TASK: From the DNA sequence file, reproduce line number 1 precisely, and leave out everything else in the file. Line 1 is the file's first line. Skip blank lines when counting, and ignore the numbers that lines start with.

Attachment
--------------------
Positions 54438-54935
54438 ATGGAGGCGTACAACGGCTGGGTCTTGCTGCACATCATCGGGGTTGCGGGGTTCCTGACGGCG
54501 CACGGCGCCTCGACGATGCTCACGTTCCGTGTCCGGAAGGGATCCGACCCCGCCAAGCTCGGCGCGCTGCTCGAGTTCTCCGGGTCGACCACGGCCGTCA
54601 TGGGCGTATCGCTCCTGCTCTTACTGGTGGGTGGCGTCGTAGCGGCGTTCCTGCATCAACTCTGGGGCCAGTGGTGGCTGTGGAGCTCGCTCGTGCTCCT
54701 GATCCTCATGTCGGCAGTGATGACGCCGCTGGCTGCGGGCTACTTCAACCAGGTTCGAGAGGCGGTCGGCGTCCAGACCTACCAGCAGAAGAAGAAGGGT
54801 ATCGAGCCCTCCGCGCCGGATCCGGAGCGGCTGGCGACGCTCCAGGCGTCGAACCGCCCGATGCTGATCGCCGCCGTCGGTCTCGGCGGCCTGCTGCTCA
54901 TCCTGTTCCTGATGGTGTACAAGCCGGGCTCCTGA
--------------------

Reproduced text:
Positions 54438-54935